Asian Longhorned Beetle and Other Invasive Species That Threaten NH and New England

Asian Longhorned Beetle.
When Asian Longhorned Beetle was first discovered in Brooklyn NY. I was one of the people sent to study this pest. Even for someone who is familiar with the damage done by Hemlock Woolly Adelgid and other invasive species, I was horrified by what I saw. I have been told that in its last outbreak in China the Asian Longhorned Beetle has been responsible for destroying the equivalent amount of trees as all the forested land on the east coast from Nova Scotia Canada to Florida, and it is native to China. No one knows why Asian Longhorned Beetle suddenly became such a problem in its native home. One theory is that a predator or predators were lost or greatly reduced due to a change in habitat. Others surmise that it is due to the planting of favorable species in an effort to produce wood from fast growing trees like Poplar. In my opinion the Asian Longhorned Beetle is the most destructive threat to our environment and economy that has ever hit the USA, and nothing we spend to stop this pest now is too much.

Hosts of this pest recognized by APHIS. (Animal Plant Health Inspection Service) In the United States the beetle prefers maple species (Acer spp.), including boxelder, Norway, red, silver, and sugar maples. Other preferred hosts are birches, Ohio buckeye, elms, horsechestnut, and willows.
Occasional to rare hosts include ashes, European mountain ash, London planetree, mimosa, and poplars. And from personal observation Rose of Sharon is also a host .

What can we do?

Let us start with how invasive species move and escape quarantines.
The number one long distance movement from one area to another is that we give them a ride. Invading species travel on furniture, cars, boats, plants, firewood and anything else we move. For shorter distances animals, birds, wind, and the natural movement of a pest can be added to our helping hand.

Education is the number one defense. It amazes me that after twenty years or so of watching the spread of Hemlock Woolly Adelgid that there are still the amount of people who have never heard of this pest. We need to do a lot better job of spreading the word about Asian Longhorned Beetle then we did for Hemlock Woolly Adelgid.

This is not a political blog so I shall refrain from getting into that subject, after you forgive me this little rant. Back in the eighties we were penny wise and pound-foolish. I was working for the State of CT then as an inspector and dealt frequently with the federal inspectors responsible for keeping us safe from invading pests. I watched as the number of people who were assigned to inspecting incoming cargo dropped drastically. These people were not making that much, compared to the millions and maybe billions that these pests will cost now they are loose. Of course there is no guarantee that these inspectors would have caught Asian Longhorned Beetle, Sudden Oak Death, Emerald Ash Borer, and a host of others, before they escaped the ports to destroy our forests, city trees and landscapes, but they might have. I knew a lot of these inspectors and know that they worked hard protect us from invading species. I would rather pay an inspector’s salary then someone to cut down all the trees in a city like Worcester Ma, or Brooklyn NY.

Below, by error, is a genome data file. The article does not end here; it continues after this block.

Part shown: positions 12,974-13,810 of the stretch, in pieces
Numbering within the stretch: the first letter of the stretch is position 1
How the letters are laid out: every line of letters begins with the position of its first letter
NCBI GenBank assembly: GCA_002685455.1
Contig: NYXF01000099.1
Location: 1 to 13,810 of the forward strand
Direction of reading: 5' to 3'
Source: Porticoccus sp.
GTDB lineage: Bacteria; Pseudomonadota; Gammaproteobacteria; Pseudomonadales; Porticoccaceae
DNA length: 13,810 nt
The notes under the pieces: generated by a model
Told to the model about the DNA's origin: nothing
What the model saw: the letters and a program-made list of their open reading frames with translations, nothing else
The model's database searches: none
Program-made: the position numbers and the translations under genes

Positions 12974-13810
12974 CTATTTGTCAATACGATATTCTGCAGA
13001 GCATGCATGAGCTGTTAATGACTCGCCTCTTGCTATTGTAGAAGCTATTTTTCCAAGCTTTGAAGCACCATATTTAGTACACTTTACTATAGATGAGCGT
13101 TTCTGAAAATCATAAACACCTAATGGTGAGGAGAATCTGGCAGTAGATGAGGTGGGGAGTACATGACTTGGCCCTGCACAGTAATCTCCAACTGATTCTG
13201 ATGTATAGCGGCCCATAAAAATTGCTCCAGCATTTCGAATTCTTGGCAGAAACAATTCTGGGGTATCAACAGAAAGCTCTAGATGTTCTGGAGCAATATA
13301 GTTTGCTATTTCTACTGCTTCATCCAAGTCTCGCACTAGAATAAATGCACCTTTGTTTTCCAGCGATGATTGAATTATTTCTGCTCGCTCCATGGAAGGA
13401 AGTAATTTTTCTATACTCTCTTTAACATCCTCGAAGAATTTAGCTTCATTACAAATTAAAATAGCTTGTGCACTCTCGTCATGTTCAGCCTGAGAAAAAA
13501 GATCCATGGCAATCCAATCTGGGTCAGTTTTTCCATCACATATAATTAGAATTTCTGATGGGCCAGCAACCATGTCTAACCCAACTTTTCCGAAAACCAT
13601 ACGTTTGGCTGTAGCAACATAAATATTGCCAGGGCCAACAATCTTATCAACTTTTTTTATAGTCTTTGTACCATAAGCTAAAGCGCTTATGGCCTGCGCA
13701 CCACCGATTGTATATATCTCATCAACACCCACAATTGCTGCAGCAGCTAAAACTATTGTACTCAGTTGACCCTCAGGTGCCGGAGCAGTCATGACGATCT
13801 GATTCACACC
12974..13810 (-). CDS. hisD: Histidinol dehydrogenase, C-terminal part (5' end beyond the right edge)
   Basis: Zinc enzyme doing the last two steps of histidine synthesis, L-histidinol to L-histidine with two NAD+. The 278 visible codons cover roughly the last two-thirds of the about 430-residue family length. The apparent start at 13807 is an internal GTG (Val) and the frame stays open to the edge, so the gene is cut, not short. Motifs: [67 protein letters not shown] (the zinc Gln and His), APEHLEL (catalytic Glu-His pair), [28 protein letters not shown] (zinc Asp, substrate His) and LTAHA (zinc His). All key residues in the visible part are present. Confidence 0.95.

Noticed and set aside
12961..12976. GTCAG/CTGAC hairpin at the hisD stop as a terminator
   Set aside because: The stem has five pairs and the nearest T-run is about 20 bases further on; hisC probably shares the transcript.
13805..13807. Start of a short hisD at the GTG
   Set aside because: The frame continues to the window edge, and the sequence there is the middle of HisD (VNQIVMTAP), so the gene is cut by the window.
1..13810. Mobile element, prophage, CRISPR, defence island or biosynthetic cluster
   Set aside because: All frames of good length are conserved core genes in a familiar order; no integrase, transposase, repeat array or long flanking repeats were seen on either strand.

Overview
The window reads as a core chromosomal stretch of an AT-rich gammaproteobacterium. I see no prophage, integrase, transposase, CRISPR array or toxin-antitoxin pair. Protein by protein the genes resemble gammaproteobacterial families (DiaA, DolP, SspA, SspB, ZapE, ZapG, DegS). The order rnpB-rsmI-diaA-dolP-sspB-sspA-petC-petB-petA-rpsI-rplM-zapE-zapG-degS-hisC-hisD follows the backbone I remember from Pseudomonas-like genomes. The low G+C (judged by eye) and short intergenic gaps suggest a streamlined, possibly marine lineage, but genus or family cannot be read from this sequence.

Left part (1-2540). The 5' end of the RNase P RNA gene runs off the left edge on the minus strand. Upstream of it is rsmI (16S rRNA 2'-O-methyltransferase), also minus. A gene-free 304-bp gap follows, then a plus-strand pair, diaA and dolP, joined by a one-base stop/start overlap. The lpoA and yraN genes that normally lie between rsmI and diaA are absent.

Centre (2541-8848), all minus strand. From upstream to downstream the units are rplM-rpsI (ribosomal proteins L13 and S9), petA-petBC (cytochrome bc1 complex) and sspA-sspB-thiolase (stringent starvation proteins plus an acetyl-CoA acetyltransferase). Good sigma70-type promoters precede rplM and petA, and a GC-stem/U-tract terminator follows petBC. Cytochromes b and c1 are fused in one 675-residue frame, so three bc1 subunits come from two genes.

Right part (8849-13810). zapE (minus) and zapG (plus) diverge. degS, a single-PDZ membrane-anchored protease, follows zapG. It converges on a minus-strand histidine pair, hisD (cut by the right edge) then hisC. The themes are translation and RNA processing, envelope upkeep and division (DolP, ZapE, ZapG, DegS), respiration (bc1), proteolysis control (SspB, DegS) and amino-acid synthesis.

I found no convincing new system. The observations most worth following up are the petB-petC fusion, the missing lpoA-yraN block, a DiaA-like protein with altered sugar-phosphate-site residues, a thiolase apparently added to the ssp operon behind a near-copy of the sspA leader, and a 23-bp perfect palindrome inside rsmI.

One does not always save by not spending so lets not be penny wise and pound-foolish. Let your representatives know that you do not consider spending money preventing new invaders or controlling the ones that are here now, pork barrel spending. If the Asian Longhorn Beetle escapes into the Maple Syrup and timber growing areas of New England the money we could have spent on eradication will seem so trivial.

Other Invasive Species:

Hemlock Woolly Adelgid.
Hemlock Woolly Adelgid is still on the move. Look for white cottony masses, like the head of Q-tip only smaller, at the base of the needles. Unlike the Asian Longhorned Beetle Hemlock Woolly Adelgid only attacks one tree species. Hope for controlling this pest with introduced predators is still a possibility. Eventually Hemlock Woolly Adelgid will be everywhere, but slowing the spread will possibly allow scientists time to find new predators or ways to make the ones already introduced more effective in time to save some of our Hemlock forests.